Multidisciplinary technologies are at the core of haute couture powerhouse Iris van Herpen’s creations, in which vision and artisanal craftsmanship collide. One of the most avant-garde designers of our time, van Herpen has been pushing her sustainable wearable art forward for the past 15 years. Her repeat clients include Lady Gaga, Björk and Beyoncé, all of whom have worn her custom-made dresses on the world’s biggest red carpets. We had the chance to speak with van Herpen in Paris after her anniversary show, “Meta Morphism,” this past July.


Why is this show so important, and what inspired you?

“I really wanted to express everything the brand has been doing so far without looking backwards, because my work has always been about innovation and the future combined with craftsmanship. The starting point for this collection was posthumanism, a future where our digital reality and our physical reality are indistinguishable. There’s also the timeless question of ‘Who are we beyond our physical bodies?’ I think that’s a very beautiful question that we might never be able to answer.”

All your collections are based around technology, but the craft of haute couture is historically quite rigid. How do you navigate those parameters while incorporating innovation?

“I think it’s in my nature. Craftsmanship—the knowledge of the haute couture techniques—is the backbone of the atelier, and I need to innovate to make it feel relevant today. My focus within the collection is always to transform the body and create a reality in the movement with the garment. If I were to focus purely on traditional craftsmanship, I would not be able to achieve the fashion-forward materiality of the looks. The transformation is only possible if I fuse the two.”

You constantly develop materials to achieve specific movement, shapes and textures. Are there any new ones in this collection?

“Yes, we’ve done some really beautiful collaborations this time. We’ve done a lot of 3-D printing in the past [to create materials], but this is the first time we were able to innovate in terms of [creating] sustainable materials. One that I really like is [made from] the banana leaf; it’s a very beautiful silklike shiny light material that still has a stiffness as it is organic, and it has a draping that I have never done before. We collaborated with Dutch duo Eric Klarenbeek and Maartje Dros on printable filaments made out of cacao beans, which was really challenging. We also worked with [printing company] Materialise, using an upcycled powder leftover from 3-D prints, and with [copper company] Solaris on an upcycled organza.”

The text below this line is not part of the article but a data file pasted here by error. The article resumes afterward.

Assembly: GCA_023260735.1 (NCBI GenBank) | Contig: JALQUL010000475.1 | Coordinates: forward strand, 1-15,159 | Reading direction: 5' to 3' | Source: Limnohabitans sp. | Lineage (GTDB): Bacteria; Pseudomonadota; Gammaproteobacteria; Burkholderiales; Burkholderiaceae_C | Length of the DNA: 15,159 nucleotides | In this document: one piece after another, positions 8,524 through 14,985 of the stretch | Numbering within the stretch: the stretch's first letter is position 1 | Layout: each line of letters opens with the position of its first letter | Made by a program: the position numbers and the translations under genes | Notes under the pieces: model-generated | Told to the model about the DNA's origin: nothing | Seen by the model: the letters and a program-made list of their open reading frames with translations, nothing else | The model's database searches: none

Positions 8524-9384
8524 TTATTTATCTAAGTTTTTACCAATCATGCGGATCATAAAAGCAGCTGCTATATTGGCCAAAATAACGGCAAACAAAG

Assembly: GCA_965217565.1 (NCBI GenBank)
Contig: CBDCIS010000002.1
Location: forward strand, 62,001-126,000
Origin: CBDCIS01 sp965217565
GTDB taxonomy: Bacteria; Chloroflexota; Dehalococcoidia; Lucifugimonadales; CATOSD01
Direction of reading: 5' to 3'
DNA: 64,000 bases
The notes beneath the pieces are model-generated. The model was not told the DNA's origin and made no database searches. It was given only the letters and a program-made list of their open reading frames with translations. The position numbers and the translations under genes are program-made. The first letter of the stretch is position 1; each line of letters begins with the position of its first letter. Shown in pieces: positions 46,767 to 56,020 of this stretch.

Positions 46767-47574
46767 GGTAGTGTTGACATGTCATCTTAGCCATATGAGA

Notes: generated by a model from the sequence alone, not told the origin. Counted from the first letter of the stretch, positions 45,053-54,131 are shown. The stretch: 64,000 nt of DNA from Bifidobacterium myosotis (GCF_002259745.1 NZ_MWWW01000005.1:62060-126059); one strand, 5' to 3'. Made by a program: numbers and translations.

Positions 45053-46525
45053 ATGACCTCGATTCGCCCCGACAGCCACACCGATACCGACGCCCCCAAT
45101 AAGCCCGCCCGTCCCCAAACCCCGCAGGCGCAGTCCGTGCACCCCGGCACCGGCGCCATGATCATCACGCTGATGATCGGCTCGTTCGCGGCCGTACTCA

It’s nice to see such sustainability, but it makes sense considering you’re constantly pursuing innovation.

“That’s where I see the value of couture, as it has always been an inspiration for ready-to-wear and an experimental laboratory. We can innovate new sustainable materials that can then go into mass production. I think it’s a very beautiful dialogue between the two [aspects of design]and they elevate one another.”

Most of your pieces are one-offs for private clients. Can you walk me through the process of making a couture garment?

“Most of our clients come to see the show, and then they come to the showroom to look at the collection up close. Either I’ll start drawing a custom piece or they’ll [choose] a look from the collection and we’ll adapt it to their measurements. They then often come to Amsterdam to do an in-between fitting, and we adjust accordingly. This is a three- to four-month process. Finally, there is a final fitting when the piece is done or we send it to them directly.”

I’ve read that you produce only about 100 custom pieces per year.

“I think it’s less than that, actually, because we are only about 30 people in the atelier and there are often seven or eight people working on a single order. When we start a piece, we have to translate the pattern work into the computer so the laser-cutting can be done by the 3-D printer, and that alone can take three to four weeks. It then goes to a classic tailor to translate into normal pattern work, and only then can the laser-cutting of the fabric start. We also have to educate the people in the atelier so they understand both the traditional and the technological sides of things, because you don’t learn this at the academy or at another house. This is also why we are quite limited in the amount of orders we take, because it requires the right people to keep the vision going. I also think that’s the reason clients can recognize an IVH [piece]—it combines the past and the future to create a look that you cannot find elsewhere. I think that’s why we have regular clients who keep coming back to us.”

Are there any lessons you’ve learned over the past 15 years?

“I think the biggest challenge [has been finding a] balance between identity and commerce. I feel I’ve been very consistent in my choices, and that’s why I now have complete freedom in terms of creativity, which is really valuable. I don’t have investors telling me ‘You have to do this’ or ‘You have to make that product.’ That’s what I’ve been fighting for for so long. It is the biggest luxury for me to have that freedom as an artist. If you build a brand, there are many people who try to influence you, give you advice, steer you into something. I feel I’ve been able to listen to the right people and be stubborn and therefore protect who I am.”